La Plaza Cocina, a new L.A. museum opening downtown next year, will be completely devoted to Mexican food


La Plaza Cocina, a museum and educational kitchen devoted entirely to the history and evolution of Mexican food, is scheduled to open in downtown L.A. in early 2019.

The 2,500-square-foot facility will be located in LA Plaza Village, a 3.7-acre complex now being assembled within El Pueblo Historical Monument. Both developments are part of LA Plaza de Cultura y Artes.

La Plaza Cocina will explore and honor Mexican cuisine, as well as its deep relationship with Los Angeles, through a variety of programs, classes, events and exhibitions held at the location.


“Los Angeles is the Mexican food capital of the country, and it deserves a place that celebrates the history and culture that we have with Mexican food,” says John Echeveste, chief executive of LA Plaza de Cultura y Artes. “It’s important, not only to Latino families, but anyone who eats.”

In addition to a hands-on teaching kitchen where cooking classes with professional chefs will be offered, an exhibition area will delve into the origins and advancement of important ingredients and regional dishes.

Already on the class schedule for next year are a tasting tutorial on Valle de Guadalupe wines in March and an April class with Humberto Raygoza, owner of the Chori-Man, followed by a session on Maya cooking from the Yucatán. Previous classes held at La Plaza featured Bricia Lopez of Guelaguetza restaurant, Loteria’s Jimmy Shaw and Gilberto Cetina of Chichén Itzá and Holbox.

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“We really want to highlight the great Mexican chefs who we have in town,” Echeveste says. “In real, hands-on cooking experiences.”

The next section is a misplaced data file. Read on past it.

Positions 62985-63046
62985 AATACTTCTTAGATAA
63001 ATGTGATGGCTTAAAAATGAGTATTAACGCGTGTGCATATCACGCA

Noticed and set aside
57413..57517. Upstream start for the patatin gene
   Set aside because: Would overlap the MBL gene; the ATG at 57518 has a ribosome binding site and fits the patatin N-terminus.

Series programming will include authors, experts and guest speakers, including chefs from both the U.S. and Mexico. Live cooking classes broadcast from Mexico are also part of a still developing blueprint, and down the line a chef-in-residence will be selected to assist with exhibits and curriculum.

“It’s a multipurpose space centered around Mexican cuisine in all of its ramifications,” Echeveste says. “We also plan to look at how Mexican cuisine has been interpreted here in the U.S., especially Los Angeles.”

There will also be food you can eat. Echeveste says there may be a vendor making fresh tortillas and quesadillas throughout the day.

A separate specialty store will feature spices, books, videos and utensils. La Plaza Cocina also plans to accommodate pop-ups, food, wine and spirits tastings, as well as food festivals.

The conception of La Plaza Cocina is a natural extension of La Plaza’s now seven-year exploration of Mexican and Mexican American art, history and culture, including culinary studies. The museum already has its own edible teaching garden and culinary arts program offering workshops for grades K-12.

“We really want it to be a gathering place, both for people who are serious chefs and cooks of Mexican cuisine, as well as casual enthusiasts, to come and learn about the history of Mexican food: its origins, its current applications and where it’s going,” Echeveste says. “We see it as being a vibrant, active space that’ll serve as a magnet for people who share that interest. ”

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